The Indian Finance Minister has balanced the need for fiscal prudence with the imperatives of pushing consumption and demand with a renewed focus on spending big on infrastructure and healthcare – without unduly burdening the economy with new taxes.
Presenting her third Budget in the backdrop of a Covid-ravaged economy and a society that seems wary of returning to their normal ways of spending, Indian Finance Minister Nirmala Sitharaman delivered a six-pack booster dose that promises to recharge the country’s Atma Nirbharta (self-reliance), infrastructure, agriculture and growth rates, revive consumption, create jobs and most importantly, lift the veil of pandemic-induced fear that is looming large over a nascent economic recovery.
And she did all of this without any major increase in taxes that would have put additional burden on the people. She had to overshoot her fiscal deficit target by a huge margin to do this – the government will have to borrow 9.5 per cent of GDP to balance its books in the current fiscal and 6.8 per cent of GDP in the coming financial year – but many Indian and foreign economists, who had advocated a loosening of government purse-strings to navigate the country out its current economic slowdown, will be happy.
How the global rating agencies, who are usually very hawkish about deficits, will view this remains to be seen, but given the unusual circumstances under which this Budget was prepared and presented, it is reasonable to expect them to leave India’s sovereign rating unchanged.
“A bold budget in many senses,” commented Abheek Barua, Chief Economist, HDFC Bank. “The central intent has been to use expansionary fiscal policy to support growth sidestepping concerns over debt sustainability and sovereign rating. The fiscal deficit is pegged at 6.8 per cent of GDP in FY22 compared to a revised estimate of 9.5 per cent for FY21. The focus has been on increasing capital expenditure both by the centre as well as states.”
The most important of these is the $4.8 billion she has allocated for providing Covid 19 vaccines to India’s vulnerable population. At roughly $5.5 per shot, this means the Modi government is planning to pay for vaccinating about 70 per cent of India’s 1.3 billion people.
This, most health experts and economists feel should be sufficient to ensure the health security of the entire country.
The economic spin-off from this relatively small outlay can be spectacular if the vaccines work. A caveat: The long-term efficacy of the vaccines is still not 100 per cent guaranteed.
But the government’s initiative to cover about 900 million people under the free vaccine programme should go a long way in blowing away the cloud of fear and the pall of gloom that is keeping people from going out and spending money on eating out, cinemas, travel and other such activities.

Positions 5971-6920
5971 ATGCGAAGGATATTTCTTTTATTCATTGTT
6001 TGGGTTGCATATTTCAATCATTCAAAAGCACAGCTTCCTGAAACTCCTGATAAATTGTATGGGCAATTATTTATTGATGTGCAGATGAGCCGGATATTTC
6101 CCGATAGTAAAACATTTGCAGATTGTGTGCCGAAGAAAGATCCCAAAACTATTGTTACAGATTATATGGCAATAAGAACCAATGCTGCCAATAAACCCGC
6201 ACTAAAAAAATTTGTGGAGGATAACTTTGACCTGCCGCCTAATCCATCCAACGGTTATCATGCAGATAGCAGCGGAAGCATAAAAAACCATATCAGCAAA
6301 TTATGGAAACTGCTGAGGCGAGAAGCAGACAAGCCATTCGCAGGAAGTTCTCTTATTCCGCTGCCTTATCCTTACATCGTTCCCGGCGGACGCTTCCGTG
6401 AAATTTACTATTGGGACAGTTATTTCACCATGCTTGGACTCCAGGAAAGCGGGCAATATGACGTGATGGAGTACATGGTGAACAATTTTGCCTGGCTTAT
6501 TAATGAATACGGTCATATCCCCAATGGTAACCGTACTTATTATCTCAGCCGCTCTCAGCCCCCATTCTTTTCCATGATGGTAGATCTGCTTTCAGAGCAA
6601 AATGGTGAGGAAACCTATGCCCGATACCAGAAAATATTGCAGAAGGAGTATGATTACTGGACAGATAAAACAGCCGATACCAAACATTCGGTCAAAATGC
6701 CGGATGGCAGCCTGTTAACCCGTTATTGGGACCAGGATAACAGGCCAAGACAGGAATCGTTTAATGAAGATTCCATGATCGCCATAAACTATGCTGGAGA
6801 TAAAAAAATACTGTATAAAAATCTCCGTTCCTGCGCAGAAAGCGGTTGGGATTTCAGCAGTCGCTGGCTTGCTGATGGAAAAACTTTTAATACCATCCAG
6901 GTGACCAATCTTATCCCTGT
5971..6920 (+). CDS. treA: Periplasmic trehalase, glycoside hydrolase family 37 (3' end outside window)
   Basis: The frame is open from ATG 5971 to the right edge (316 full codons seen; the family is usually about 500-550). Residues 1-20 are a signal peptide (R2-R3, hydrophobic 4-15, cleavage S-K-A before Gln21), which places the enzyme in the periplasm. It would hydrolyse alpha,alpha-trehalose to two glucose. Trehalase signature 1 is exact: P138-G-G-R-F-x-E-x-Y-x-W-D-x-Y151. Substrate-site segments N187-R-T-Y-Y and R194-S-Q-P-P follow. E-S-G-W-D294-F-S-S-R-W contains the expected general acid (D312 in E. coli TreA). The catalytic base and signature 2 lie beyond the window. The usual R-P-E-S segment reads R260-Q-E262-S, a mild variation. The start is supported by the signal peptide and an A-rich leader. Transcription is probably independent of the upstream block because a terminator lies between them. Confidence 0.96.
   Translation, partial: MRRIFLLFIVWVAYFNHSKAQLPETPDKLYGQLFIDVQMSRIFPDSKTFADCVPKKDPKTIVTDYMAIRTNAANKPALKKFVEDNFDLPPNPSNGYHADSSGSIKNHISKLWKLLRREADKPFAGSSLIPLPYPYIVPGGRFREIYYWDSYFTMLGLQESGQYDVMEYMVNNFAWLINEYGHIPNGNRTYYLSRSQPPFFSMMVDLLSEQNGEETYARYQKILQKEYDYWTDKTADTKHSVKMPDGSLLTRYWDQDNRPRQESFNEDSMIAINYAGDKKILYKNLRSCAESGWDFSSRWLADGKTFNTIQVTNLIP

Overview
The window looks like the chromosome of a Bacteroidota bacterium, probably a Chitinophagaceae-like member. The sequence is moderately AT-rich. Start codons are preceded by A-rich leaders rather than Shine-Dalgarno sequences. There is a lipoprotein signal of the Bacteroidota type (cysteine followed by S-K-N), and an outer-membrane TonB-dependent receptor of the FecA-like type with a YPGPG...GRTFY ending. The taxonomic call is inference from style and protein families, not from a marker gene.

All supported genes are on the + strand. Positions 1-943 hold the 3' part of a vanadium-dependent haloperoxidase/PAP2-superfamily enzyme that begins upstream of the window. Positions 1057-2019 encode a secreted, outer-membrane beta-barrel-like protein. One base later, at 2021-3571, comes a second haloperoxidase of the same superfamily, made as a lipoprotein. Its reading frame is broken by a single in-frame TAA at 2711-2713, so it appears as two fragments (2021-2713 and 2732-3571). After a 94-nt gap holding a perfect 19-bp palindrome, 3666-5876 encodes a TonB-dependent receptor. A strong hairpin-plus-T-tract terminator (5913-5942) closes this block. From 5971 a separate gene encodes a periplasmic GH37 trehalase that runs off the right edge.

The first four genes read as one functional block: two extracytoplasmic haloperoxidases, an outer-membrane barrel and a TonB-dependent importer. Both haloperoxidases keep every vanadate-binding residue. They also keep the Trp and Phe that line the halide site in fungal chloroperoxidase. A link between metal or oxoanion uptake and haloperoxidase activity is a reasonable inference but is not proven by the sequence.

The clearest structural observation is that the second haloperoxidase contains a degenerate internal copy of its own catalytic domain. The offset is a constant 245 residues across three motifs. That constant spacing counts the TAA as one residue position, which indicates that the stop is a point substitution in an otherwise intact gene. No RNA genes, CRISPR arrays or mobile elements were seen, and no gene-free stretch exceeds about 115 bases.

Then, Sitharaman has hiked the total allocation towards health to 6.4 per cent of her budgetary outlay for 2021-22, up 137 per cent over the figure for the current year. This should go a long way in addressing the persistent criticism that Indian governments have historically had to face, cutting across party lines, that it spends far too little on the health and well-being of its people.
This should go a long way in ensuring a healthy population, which is the foundation of any productive and upwardly mobile population.
Remember, services comprise about 60 per cent of the Indian economy. The economy will not be able to sustain its current bounce unless the services sector recovers completely. The vaccination programme can help kickstart this critical engine of growth by encouraging people to get a life once again.
In the run up to the Budget, there was a lot of discussion on what steps the Finance Minister would take to boost consumption and investment in the economy. In keeping with Prime Minister Narendra Modi’s well known reticence about handing out freebies, Sitharaman has stepped up allocations for spending on infrastructure to achieve the goal of achieving an Atma Nirbhar Bharat (Self-Reliant India).
The government proposes to spend more than $75 billion on capital expenditure from its own resources in 2021-22, up 34.5 per cent over the revised estimates for the current fiscal. In addition, said the federal government will nudge the states to spend an additional $27.5 billion on creating infrastructure.
These investments are expected to generate millions of additional jobs for both qualified professionals as well as semi-skilled and unskilled people, which, in turn, will create demand, boost consumption and keep the wheels of the economy running.